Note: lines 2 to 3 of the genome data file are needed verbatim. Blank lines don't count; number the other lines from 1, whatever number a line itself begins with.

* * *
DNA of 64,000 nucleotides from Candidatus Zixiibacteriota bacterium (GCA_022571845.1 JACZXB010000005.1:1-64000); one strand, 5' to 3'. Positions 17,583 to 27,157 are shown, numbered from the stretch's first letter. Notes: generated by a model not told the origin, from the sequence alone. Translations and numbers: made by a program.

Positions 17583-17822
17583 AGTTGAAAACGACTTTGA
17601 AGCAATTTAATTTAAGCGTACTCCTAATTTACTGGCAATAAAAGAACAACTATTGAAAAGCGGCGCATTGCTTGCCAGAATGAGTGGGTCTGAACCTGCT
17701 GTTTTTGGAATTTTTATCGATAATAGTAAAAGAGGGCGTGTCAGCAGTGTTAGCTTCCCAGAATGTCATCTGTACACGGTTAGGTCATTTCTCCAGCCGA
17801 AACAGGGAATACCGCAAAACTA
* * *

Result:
Positions 17583-17822
17583 AGTTGAAAACGACTTTGA